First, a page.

Model case 16

SUSHI×TECHNOLOGY Pioneering the Future of Food Culture from Kanazawa.

Enhancing the Value and Potential of Kaitenzushi and Delivering Seasonal Flavors and Top-class Cookery Worldwide.

M&K Corporation Kanazawa Maimon Sushi Representative Director Koji Kinoshita

Kanazawa City in Ishikawa Prefecture in Japan’s Hokuriku area is known for Kenroku-en Garden, Kanazawa Castle, and the Nagamachi Samurai District, all of which are steeped in the history and culture of the expansive former Kaga domain; as well as magnificent food culture that incorporates the delights of the Sea of Japan. Kanazawa Maimon Sushi was first launched in Kanazawa City in 2000. Extremely popular as a high-quality, gourmet kaitenzushi (conveyor-belt sushi) restaurant, Kanazawa Maimon Sushi has attracted a lot of media attention. M&K Corporation is the restaurant’s managing company, and using Kanazawa as its platform, it is currently working to expand the potential of sushi worldwide as a central element of Japan’s food culture. Kanazawa Maimon Sushi has in place a unique strategy for the future of sushi—this has the potential to impact significantly on food not only in Japan, but around the world.

Chapter 01

Creating a New Business Model through Ideas and Preferences Free of Industry Conventions.

 “I’ve never made sushi or cooked anything myself,” says Koji Kinoshita, representative director of M&K Corporation. A qualified first-class architect, Kinoshita is a unique manager in the restaurant industry. Interested in food from a young age, after managing a fishmongers, in 1999 Kinoshita opened the Yokaichi Branch of Kanazawa Dekaneta Sushi. At the same time he set up M&K Corporation, and the following year he launched Kanazawa Maimon Sushi.
 “One of the main reasons I decided to move into the world of kaitenzushi was that I had some issues with the restaurant industry at the time. My idea was to provide dishes that I really wanted to eat myself, and that I wanted my family to eat. This mindset is still the starting point of my management today,” says Kinoshita.
 While many other kaitenzushi restaurants use frozen ingredients, Kanazawa Maimon Sushi offers its customers fresh ingredients from the Sea of Japan that can’t be found elsewhere, such as blackthroat seaperch, Japanese glass shrimp, and the Japanese ivory shell. These are all prepared in-store from scratch by first-rate sushi chefs who not only boast outstanding skills, but also excellent hospitality and customer service capabilities. These human resources are something the restaurant is very particular about. The design of the restaurants themselves, meanwhile, incorporate Kinoshita’s unique perspectives as a first-class architect. The interiors are based on the concept of miyabi, the Japanese aesthetic, to provide customers with an extraordinary space in which to dine. Invoking images of the former Kaga domain, the restaurants offer a unique presence through reds from bengara seen in teahouses, blacks from Wajima-nuri lacquerware, and the golds of gold leaf.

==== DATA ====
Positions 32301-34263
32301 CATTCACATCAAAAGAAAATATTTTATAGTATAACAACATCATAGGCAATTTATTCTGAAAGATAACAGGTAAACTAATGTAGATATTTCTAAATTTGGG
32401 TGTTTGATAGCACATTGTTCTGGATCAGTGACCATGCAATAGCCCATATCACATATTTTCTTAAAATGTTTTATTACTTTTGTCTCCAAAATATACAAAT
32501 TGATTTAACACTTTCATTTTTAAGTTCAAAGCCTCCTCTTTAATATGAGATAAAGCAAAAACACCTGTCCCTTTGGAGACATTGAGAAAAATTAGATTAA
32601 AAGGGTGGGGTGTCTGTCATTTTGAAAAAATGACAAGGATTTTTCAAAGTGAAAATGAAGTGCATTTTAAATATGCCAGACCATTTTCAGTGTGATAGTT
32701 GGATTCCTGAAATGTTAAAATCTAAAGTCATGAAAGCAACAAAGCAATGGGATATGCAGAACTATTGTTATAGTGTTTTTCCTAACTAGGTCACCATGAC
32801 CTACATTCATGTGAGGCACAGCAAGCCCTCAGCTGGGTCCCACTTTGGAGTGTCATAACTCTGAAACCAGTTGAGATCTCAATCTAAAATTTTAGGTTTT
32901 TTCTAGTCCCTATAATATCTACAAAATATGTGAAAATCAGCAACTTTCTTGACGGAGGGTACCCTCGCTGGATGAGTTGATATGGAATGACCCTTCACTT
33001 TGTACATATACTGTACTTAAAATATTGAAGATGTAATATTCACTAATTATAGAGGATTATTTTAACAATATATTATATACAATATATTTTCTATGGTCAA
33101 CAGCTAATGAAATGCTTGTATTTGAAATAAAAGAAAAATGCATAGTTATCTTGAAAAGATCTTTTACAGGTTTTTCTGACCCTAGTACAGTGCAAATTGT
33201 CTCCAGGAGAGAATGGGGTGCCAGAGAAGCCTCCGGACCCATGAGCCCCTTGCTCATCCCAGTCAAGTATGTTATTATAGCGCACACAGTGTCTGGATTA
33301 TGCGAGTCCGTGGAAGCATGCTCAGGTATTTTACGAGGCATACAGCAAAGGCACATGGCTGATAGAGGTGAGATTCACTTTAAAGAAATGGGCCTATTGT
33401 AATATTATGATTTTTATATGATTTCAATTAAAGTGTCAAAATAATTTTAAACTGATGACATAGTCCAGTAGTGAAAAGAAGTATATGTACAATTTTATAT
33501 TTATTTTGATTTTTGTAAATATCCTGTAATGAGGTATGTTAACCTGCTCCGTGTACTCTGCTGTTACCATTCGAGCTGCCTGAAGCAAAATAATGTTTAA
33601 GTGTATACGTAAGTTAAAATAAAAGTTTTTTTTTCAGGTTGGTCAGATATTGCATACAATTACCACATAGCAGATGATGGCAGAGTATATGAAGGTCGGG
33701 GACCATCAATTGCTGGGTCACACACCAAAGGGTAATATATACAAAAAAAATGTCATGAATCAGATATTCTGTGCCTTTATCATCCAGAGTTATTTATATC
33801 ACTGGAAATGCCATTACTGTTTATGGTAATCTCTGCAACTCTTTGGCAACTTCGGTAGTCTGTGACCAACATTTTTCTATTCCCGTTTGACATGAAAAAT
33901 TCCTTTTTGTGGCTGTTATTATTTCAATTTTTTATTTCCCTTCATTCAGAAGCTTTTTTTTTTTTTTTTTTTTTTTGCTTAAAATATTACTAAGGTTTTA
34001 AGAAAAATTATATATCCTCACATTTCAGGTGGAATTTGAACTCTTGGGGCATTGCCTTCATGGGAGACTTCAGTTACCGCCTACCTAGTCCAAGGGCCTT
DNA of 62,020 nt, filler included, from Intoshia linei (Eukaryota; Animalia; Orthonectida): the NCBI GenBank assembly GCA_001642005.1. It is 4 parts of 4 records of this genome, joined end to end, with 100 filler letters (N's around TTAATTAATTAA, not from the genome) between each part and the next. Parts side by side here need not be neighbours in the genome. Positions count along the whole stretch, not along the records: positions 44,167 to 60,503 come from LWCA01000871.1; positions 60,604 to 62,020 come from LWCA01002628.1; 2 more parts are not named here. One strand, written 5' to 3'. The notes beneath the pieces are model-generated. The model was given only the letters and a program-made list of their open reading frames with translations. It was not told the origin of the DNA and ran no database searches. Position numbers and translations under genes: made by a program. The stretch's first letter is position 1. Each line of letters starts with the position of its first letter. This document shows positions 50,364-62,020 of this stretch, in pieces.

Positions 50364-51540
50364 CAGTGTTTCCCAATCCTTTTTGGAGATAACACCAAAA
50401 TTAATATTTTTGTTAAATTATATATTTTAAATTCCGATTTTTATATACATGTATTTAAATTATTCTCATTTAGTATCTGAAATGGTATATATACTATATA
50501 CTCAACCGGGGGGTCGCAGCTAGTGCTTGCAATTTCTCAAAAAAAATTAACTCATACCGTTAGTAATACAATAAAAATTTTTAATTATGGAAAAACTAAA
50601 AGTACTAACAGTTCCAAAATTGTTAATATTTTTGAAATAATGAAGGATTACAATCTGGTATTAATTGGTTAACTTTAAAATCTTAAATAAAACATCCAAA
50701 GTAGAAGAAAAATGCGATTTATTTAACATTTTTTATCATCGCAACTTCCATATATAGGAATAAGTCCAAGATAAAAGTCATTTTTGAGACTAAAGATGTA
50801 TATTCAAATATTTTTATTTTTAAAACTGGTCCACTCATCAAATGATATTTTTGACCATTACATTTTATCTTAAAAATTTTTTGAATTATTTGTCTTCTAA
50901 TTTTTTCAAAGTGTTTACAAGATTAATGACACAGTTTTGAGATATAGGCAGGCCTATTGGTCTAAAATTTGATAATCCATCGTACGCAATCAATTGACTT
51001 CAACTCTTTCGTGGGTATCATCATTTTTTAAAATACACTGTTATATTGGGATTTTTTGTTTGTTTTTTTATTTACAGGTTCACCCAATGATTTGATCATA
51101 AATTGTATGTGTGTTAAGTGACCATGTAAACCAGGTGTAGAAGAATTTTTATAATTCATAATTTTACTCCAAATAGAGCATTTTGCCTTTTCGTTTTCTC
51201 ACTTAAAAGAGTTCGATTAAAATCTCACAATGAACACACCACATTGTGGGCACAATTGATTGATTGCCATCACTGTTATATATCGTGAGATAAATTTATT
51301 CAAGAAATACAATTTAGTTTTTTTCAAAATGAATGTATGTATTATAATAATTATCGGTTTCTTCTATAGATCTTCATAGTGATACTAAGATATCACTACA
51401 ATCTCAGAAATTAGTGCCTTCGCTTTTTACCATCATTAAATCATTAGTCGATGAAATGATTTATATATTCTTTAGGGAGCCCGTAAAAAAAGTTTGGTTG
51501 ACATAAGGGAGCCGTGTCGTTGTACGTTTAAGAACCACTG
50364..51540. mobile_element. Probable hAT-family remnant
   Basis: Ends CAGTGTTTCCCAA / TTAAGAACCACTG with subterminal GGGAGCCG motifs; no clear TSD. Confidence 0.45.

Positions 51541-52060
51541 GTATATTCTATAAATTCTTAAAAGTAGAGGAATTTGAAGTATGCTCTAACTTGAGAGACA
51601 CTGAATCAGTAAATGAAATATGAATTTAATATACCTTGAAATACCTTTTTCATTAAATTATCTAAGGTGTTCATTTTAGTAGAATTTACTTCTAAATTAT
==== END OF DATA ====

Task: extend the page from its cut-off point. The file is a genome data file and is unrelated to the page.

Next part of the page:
By bringing together ideas and individual preferences that stay away from industry conventions—that is, combining seasonal ingredients, first-rate sushi chefs, and interior design—Kinoshita has successfully created a new business model through Kanazawa Maimon Sushi. Perhaps it wouldn’t be an exaggeration to say that he has transformed the value of kaitenzushi itself.
 The restaurant has already achieved remarkable growth with 20 stores in Japan and one in Taiwan, and according to Kinoshita, “It is exciting to think what the future holds.” In this sense, the restaurant’s strategy for the future has just begun.
 “Since we launched the restaurant, my goal has been to spread Japan’s food culture worldwide. Japan is home to many excellent cultural, historical, and traditional assets, and Kanazawa in particular has a deep knowledge of its cultural assets. My hope is to transmit the value of sushi as well as various Japanese cultures as an added value.”

Chapter 02

SUSHI×TECHNOLOGY Enhancing the Possibilities for Food Culture.

 In 2022, Kanazawa Maimon Sushi opened a sushi factory in Dubai as one element of its future strategy. With this as a start, we began to realize an unprecedented overseas expansion plan to supply authentic sushi made in Japan using seasonal ingredients to all parts of the world via reefer containers.
 “After looking at many different methods, we finally acquired expertise on defrosting technologies that would ensure flavors that were on par with freshly made sushi. We are now actively engaged in sales and marketing activities with a view to expanding into in-flight meals and takeaway options atluxury supermarkets in North America and Europe,” says Kinoshita.